Seeding your rails database

I’ve been working on a project that requires a good deal of test data to verify functionality. It involves train timetables with many lines, trains, stations etc. To help in uploading data for testing and development I’ve been using the rake db:seed command.

rake db:seed RAILS_ENV=development


rake db:seed RAILS_ENV=test

For the record I’m using a postgresql database but the use of the seeding implementation is database neutral. It will use the contents of the config/database.yml file to connect to whatever target environment you specify.

One of the problems with loading seed data is when dependencies exist between tables. You need to be able to identify records from table A to be able to create appropriate joins in table B. From a testing perspective there’s fixtures and factories. All well and good and each serves its’ purpose adequately. I wanted to build up a file that can be used to populate a database from scratch with the ability to add new records as your table set grows. I was also able to use it to sanity check my data model and joins as the project continued.

Here’s how the seeding works.

The relevant file is the seeds.rb file in your db folder.

To create single records you won’t need to refer to later in the seeding process, use something like this.

#firstly delete any existing data
#now build up an array
users = [
  {email:'', password:'@dmin123', password_confirmation: '@dmin123', admin:true, confirmed_at: '01/01/2011'},
  {email:'', password:'user123', password_confirmation: 'user123', confirmed_at: '01/01/2011' }

#now process the array using an iterator
users.each { |user| User.create user }

To create rows to which you can refer to later on (such as when establishing a table join).


@frankston_direct_line=Line.create({name:'Frankston Direct'})
@frankston_loop_line=Line.create({name:'Frankston Loop'})

You can now refer to id of these records using the syntax

So now I create a few train stations…


@aircraft=Station.create(name:'Aircraft' ,latitude:-37.866689 ,longitude:144.760795)
@alamein=Station.create(name:'Alamein' ,latitude: -37.86862  ,longitude: 145.08002)
@altona=Station.create(name:'Altona' ,latitude:-37.867231 ,longitude: 144.829609)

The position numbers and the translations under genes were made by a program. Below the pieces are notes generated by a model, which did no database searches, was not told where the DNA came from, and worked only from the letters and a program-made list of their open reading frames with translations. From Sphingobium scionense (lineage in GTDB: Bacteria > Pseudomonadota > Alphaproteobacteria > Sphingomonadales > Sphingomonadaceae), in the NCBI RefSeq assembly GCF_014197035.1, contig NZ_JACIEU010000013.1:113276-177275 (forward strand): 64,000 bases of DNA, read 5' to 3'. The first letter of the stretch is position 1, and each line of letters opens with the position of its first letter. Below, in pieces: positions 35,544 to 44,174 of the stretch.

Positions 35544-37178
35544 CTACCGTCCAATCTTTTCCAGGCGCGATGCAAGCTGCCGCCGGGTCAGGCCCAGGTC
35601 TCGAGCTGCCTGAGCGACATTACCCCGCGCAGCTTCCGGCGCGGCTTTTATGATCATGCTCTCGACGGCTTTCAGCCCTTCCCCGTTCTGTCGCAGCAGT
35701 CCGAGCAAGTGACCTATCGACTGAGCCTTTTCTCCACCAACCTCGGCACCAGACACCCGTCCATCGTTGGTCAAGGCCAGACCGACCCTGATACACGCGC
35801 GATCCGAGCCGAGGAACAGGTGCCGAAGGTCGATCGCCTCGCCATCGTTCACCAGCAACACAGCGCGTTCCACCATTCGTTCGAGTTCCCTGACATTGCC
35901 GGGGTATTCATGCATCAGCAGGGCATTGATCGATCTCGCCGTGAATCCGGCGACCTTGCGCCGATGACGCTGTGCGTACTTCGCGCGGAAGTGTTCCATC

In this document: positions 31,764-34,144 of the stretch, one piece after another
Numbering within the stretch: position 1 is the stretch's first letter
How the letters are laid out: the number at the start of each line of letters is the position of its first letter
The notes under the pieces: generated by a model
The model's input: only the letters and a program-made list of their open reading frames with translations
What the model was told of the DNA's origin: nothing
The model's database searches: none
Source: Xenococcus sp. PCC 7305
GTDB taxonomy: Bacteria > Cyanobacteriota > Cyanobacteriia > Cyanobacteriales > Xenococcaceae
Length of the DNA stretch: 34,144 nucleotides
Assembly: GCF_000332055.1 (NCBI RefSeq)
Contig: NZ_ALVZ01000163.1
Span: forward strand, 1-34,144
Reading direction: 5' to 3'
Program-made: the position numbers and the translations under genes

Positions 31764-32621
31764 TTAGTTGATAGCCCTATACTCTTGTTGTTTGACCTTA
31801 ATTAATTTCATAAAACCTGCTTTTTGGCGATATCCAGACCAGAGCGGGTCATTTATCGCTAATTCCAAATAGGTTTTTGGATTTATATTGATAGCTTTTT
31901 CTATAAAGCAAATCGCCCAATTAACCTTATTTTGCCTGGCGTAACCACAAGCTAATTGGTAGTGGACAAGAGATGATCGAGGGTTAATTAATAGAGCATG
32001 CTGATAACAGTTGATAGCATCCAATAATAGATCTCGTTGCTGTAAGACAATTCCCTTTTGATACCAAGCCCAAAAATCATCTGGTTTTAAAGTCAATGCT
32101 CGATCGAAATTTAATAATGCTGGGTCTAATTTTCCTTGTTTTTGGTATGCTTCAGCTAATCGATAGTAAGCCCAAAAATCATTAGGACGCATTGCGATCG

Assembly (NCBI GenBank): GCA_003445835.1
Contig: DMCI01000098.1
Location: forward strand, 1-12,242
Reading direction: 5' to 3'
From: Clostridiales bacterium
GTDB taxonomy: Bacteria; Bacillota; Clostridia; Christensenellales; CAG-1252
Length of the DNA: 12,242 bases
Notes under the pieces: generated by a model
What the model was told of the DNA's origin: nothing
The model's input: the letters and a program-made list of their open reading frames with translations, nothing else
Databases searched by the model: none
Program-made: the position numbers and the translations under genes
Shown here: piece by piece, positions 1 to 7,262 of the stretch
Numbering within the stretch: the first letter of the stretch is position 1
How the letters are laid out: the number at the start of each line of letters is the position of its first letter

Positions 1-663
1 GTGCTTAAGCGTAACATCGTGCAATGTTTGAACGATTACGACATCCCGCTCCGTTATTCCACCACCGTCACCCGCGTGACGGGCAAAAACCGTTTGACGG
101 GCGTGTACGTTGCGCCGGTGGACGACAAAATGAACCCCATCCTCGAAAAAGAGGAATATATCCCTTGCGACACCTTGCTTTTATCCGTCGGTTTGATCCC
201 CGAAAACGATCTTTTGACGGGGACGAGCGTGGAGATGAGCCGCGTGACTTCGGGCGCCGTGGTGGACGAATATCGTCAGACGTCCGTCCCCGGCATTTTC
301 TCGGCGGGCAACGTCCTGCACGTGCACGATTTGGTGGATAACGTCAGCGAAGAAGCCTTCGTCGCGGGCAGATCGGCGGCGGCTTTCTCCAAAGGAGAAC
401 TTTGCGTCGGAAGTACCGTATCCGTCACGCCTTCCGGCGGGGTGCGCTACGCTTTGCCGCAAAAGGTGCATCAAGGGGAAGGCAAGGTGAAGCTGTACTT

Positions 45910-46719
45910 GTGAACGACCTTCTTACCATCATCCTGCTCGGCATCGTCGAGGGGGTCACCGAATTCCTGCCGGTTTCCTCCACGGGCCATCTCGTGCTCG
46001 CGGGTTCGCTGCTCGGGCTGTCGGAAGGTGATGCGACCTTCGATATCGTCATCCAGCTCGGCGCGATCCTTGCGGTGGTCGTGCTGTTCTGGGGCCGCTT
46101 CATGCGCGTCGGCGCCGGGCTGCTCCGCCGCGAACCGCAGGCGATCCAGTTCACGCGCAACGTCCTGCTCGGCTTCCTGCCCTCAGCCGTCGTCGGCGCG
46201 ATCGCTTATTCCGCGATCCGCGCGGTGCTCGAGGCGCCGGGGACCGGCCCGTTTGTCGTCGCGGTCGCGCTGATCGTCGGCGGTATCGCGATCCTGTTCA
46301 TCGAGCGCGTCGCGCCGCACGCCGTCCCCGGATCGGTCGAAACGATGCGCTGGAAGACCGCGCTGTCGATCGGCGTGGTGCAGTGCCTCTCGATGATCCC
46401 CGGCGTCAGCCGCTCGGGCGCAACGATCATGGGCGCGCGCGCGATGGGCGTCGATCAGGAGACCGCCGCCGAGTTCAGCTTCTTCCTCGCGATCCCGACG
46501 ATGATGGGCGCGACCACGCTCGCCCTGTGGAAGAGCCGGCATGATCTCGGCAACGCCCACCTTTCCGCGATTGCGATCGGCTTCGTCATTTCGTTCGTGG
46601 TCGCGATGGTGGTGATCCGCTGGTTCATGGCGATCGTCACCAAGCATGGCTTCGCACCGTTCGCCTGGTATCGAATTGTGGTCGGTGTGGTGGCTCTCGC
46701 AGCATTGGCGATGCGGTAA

@armadale=Station.create(name:'Armadale', latitude:-37.85544, longitude: 145.018802)

#list cut short for brevity

Now I create the association between the lines and stations


sandringham_line_stations = [
  { line_id:, station_id:, ordinal:1, time:0},
  { line_id:, station_id:, ordinal:2, time:2},
  { line_id:, station_id:, ordinal:3, time:3},
  { line_id:, station_id:, ordinal:4, time:4},

  #list cut short for brevity

#now create all the LineStations iterating over the array
sandringham_line_stations.each { |linestation| LineStation.create linestation }

So there you have it. The ability to apply full referential integrity at database seeding time using the power of db:seed.

Rails background tasks with Rufus Scheduler

I have a database that is populated based on events that happen in real-time. I wanted to view the output of reports from that database on a regular basis (every 30 seconds). I found a lovely little gem called ‘rufus-scheduler’ that does the trick nice and neatly. Here’s how it worked for me.

Add the gem to your Gemfile

gem 'rufus-scheduler'

Update your bundle with bundle install

/path/to/my/app/$ bundle install

Create a file in your initializers folder. I’ve called mine task_scheduler. This file contains instructions to start the scheduled background process and on the tasks you want to run regularly.

The contents of mine are as follows:

scheduler = Rufus::Scheduler.start_new

scheduler.every("30s") do
   stats_direct ="Frankston Direct")

   stats_loop ="Frankston Loop")

   stats_loop ="Sandringham")

And that’s all there is to it.

More info on the gem can be found here

Capistrano Without Root Privileges

Given a user with sudo (but not root) access on a remote box, the following deploy.rb script will perform a capistrano deploy of a ruby application:


  1. You’re using ‘git’. Although svn can be used, the script targets a git setup.

  2. You’re using mongrel_cluster. Change the script accordingly if using passenger etc.

  3. The application being deployed is dropped into a subfolder/subdirectory on the remote server. You can remove the task :recreate_public_link if you’re deploying to the root of a virtual directory.

  4. A user and group called ‘mongrel’ has been created on the remote server. This owns the running mongrel_cluster processes. Relevant permissions are set by the script.

    # deploy.rb - controls deployment setup/configuration
    # using the capistrano or 'cap' deployment utility.

    requires mongrel_cluster recipes to allow restart of mongrel cluster
    require 'mongrel_cluster/recipes'

    set :application, "[application name]"
    set :user, "peter"
    set :web_user, "apache"
    set :location, "[ip address]"
    #If you are using Passenger mod_rails uncomment the following block:
    #if you're still using the script/reapear helper you will need these

    namespace :deploy do

    task :start do ; end
    task :stop do ; end

    task :restart, :roles => :app, :except => { :no_release => true } do
        run "#{try_sudo} touch #{File.join(current_path,'tmp','restart.txt')}"

    ssh_options[:forward_agent] = true

    default_run_options[:pty] = true
    set :scm, "git"
    set :scm_user, "git"
    set :repository, "#{scm_user}@#{location}:/usr/local/share/gitrepos/#{application}.git"
    set :scm_passphrase, "your password" #This is your custom users password
    set :git_shallow_clone, 1
    set :deploy_via, :remote_cache
    set :branch, "master"
    set :use_sudo, true
    set :site_root, "app/[application name]"
    role :app, location
    role :web, location
    role :db, location, :primary=>true